Hacktivists from Anonymous and from a presumed Islamic extremist group targeted a variety of online gaming services.
Services are up and running again after a denial of service took down Sony’s PlayStation Network for much of Sunday, coinciding with a bomb threat on American Airlines flight 362, which carried John Smedley, president of Sony Online Entertainment. The threats caused the airline to divert the flight.
Other online gaming services — including Microsoft’s XBox Live, Eve Online, and the services that host World of Warcraft and Diablo III — also experienced disruptions. The culprits seem to be hacktivists, but just which hacktivists is unclear, because several are trying to take credit for the attack, citing different motives.
One group, Lizard Squad, took credit for the attacks and presented two motives on Twitter. One tweet Sunday morning said that Sony “aren’t spending the waves of cash they obtain on their customers’ PSN service. End the greed.” A subsequent tweet stated, “Kuffar [non-believers] don’t get to play videogames until bombing of the ISIL [Islamic State of Iraq and the Levant] stops.” The account made many references to the Islamic extremist group ISIS.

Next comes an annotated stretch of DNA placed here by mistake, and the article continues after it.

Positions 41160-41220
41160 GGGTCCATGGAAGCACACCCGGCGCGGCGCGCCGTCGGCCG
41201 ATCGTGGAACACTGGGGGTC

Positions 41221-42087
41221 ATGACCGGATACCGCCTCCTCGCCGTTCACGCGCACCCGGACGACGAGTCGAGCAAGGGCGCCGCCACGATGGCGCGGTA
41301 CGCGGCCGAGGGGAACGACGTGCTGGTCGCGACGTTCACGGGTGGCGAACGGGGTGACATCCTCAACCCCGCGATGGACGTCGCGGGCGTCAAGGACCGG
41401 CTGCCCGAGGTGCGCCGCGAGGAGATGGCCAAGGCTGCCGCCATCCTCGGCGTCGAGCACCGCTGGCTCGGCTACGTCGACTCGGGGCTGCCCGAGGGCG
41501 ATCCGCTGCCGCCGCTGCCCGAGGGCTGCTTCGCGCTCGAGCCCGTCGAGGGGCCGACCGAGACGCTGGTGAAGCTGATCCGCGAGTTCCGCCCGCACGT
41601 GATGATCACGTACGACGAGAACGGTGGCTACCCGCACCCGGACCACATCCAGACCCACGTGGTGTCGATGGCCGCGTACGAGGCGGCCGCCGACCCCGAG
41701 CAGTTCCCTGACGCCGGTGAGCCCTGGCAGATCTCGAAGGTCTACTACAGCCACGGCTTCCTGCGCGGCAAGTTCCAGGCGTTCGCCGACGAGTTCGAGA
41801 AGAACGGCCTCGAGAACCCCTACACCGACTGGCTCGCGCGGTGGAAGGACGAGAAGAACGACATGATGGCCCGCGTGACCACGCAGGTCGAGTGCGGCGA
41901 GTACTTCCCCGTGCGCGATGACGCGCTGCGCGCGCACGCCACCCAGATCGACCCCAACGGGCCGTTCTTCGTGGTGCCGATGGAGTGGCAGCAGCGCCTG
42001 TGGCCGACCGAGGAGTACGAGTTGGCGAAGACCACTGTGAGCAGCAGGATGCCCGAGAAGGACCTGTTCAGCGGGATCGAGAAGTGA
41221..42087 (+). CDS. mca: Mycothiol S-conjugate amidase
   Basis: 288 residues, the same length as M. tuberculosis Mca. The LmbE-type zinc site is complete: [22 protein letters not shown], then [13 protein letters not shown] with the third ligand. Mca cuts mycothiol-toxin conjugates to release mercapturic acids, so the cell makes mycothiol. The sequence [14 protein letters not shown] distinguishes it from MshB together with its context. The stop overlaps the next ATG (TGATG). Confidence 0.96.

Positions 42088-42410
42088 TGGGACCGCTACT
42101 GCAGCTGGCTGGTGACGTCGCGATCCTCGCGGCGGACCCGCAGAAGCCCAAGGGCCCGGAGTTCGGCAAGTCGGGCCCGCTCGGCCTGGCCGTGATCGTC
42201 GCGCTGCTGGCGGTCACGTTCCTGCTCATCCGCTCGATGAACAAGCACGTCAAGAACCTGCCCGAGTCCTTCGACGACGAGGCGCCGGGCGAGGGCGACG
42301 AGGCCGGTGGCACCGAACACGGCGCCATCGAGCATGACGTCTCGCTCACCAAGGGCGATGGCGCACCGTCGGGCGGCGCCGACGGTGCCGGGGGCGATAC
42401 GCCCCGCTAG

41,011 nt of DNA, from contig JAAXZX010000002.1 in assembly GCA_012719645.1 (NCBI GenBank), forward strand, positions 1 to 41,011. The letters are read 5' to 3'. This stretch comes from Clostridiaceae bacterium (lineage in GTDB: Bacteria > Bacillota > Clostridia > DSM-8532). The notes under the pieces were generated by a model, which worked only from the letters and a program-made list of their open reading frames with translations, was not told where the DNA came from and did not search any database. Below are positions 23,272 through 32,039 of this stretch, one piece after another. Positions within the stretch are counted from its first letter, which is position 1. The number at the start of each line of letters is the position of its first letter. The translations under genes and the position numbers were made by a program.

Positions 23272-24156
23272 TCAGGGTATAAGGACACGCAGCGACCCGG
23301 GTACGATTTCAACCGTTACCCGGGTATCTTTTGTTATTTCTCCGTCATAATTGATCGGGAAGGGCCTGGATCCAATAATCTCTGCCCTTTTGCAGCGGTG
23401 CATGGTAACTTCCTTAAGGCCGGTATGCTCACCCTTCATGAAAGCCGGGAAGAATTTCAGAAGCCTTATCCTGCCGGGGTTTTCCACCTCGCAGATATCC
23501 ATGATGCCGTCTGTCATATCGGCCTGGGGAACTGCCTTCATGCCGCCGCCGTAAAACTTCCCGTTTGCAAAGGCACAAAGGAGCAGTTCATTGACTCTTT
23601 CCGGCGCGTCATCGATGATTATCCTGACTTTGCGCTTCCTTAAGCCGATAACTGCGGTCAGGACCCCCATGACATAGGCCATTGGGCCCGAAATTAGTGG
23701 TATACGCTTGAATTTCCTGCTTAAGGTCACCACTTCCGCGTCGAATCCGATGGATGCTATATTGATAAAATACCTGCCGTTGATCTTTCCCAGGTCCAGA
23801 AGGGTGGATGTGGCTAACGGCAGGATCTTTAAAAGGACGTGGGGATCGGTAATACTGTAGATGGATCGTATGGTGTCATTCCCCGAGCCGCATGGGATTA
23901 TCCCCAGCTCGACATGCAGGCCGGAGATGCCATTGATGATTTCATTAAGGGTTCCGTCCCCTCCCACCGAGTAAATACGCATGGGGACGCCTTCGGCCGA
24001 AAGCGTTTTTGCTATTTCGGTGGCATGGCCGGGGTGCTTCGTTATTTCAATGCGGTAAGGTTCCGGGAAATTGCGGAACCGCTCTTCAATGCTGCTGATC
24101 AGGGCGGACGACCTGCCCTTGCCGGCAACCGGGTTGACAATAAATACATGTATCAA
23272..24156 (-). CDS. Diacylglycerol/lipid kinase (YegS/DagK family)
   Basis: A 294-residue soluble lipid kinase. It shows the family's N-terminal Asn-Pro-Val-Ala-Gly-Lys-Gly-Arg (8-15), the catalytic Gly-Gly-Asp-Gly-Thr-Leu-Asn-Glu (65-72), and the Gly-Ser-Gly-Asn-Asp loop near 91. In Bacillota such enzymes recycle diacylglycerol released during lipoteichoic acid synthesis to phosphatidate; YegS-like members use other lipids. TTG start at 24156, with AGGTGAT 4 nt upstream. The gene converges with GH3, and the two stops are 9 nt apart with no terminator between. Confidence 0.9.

On Sunday afternoon, Lizard Squad also tweeted the cryptic message “[email protected] We have been receiving reports that @j_smedley’s plane #362 from DFW to SAN has explosives on-board, please look into this.”
The group tweeted at Smedley with the hashtag #PrayForFlight362 and a video from 2001 of a plane crashing into the World Trade Center.
On a separate account, a hacker associated with Anonymous claimed responsibility for the attack, showing screen shots to prove the work and stating that the attack was launched to highlight vulnerabilities in the PlayStation Network.
Microsoft confirmed that some customers were experiencing disruptions. However, it seems that Lizard Squad found that Microsoft’s XBox Live network was sturdier than Sony’s. The group tweeted Monday, “Microsoft props to you for giving us a challenge, good work. Sony, smh [shaking my head].”
Sara Peters is Senior Editor at Dark Reading and formerly the editor-in-chief of Enterprise Efficiency. Prior that she was senior editor for the Computer Security Institute, writing and speaking about virtualization, identity management, cybersecurity law, and a myriad of other topics. She authored the 2009 CSI Computer Crime and Security Survey and founded the CSI Working Group on Web Security Research Law — a collaborative project that investigated the dichotomy between laws regulating software vulnerability disclosure and those regulating Web vulnerability disclosure.